Cirrus SR20

Increased gross weight, higher engine TBO and advanced avionics make later-model SR20's premium priced in the current market.

Park a later-model Cirrus SR20 nose-to-nose with its big-brother SR22 and you’ll be hard-pressed to tell which is which. And that’s a hint for why the SR20 is a good primer for flying the higher-horsepower SR22, and for many new pilots, starting in an SR20 is the better way to move up. It may never […]
To continue reading this article or issue you must be a paid subscriber. Sign in

Subscribe to Aviation Consumer

Start a subscription to Aviation Safety for just $18. And access all of our online content - over 2,000 articles - free of charge.
Subscribe today and save 48%. It's like getting 3 months FREE!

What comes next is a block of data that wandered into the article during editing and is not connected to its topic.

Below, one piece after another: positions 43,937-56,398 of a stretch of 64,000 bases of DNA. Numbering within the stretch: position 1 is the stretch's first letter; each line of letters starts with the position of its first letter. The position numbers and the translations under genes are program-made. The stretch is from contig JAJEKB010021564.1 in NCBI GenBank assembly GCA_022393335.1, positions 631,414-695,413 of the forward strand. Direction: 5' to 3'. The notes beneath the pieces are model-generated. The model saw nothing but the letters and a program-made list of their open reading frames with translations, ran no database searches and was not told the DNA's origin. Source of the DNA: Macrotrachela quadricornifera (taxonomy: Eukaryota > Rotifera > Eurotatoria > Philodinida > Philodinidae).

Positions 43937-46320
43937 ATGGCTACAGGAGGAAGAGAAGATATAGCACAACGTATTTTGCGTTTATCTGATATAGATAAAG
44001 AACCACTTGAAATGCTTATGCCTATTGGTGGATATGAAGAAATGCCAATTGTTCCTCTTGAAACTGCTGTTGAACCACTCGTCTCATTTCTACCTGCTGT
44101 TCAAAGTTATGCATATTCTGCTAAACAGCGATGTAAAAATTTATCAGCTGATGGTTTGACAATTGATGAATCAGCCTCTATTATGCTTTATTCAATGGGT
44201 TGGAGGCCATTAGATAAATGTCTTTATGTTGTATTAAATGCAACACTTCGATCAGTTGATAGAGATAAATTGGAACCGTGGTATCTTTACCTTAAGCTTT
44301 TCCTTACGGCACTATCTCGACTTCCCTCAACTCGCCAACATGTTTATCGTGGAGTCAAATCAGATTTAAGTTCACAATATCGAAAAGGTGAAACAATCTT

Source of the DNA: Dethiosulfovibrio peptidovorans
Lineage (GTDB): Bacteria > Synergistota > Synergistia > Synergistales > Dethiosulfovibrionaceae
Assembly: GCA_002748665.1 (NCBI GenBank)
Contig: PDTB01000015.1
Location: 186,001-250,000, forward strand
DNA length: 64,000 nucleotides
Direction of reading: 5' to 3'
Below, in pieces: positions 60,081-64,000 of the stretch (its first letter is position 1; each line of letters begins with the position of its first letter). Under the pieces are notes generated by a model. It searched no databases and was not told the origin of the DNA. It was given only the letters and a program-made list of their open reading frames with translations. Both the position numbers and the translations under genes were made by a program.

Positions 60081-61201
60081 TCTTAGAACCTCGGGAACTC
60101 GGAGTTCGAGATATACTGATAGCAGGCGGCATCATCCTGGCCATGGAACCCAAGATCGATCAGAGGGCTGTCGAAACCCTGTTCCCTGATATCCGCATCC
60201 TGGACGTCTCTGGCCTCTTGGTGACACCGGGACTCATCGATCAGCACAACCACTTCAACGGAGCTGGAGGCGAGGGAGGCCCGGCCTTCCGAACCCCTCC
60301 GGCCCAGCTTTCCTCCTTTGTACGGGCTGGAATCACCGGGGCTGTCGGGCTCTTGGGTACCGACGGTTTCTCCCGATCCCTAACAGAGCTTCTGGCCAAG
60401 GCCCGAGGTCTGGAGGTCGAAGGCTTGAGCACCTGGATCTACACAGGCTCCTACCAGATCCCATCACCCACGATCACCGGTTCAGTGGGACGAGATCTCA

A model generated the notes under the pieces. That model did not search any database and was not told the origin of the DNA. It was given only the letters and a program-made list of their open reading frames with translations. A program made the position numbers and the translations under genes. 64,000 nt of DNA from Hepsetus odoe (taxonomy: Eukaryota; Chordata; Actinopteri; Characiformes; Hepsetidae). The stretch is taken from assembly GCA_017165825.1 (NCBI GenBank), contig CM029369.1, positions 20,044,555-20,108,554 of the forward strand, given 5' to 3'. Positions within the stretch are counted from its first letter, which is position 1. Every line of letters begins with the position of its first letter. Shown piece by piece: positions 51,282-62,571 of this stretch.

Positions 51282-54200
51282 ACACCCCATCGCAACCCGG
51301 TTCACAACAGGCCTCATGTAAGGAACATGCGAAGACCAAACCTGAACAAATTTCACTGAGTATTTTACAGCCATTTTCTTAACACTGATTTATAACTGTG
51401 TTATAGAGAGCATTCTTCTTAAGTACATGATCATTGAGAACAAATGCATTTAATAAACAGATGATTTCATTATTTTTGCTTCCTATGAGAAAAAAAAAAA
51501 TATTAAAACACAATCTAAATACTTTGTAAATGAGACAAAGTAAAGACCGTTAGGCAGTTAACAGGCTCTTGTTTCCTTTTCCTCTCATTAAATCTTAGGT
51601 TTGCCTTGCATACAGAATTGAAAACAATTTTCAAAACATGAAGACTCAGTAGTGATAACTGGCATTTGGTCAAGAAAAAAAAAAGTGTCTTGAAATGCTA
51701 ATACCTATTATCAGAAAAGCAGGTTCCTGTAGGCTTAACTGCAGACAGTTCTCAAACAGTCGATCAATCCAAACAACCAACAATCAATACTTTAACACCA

Already Subscribed?
Click Here to Sign In | Forgot your password? | Activate Web Access
Editor in Chief Larry Anglisano has been a staple at Aviation Consumer since 1995. An active land, sea and glider pilot, Larry has over 30 years’ experience as an avionics repairman and flight test pilot. He’s the editorial director overseeing sister publications Aviation Safety magazine, IFR magazine and is a regular contributor to KITPLANES magazine with his Avionics Bootcamp column. When he’s not writing, Larry is working on a collection of guitar compositions for the upcoming Flying n’ Jazz production.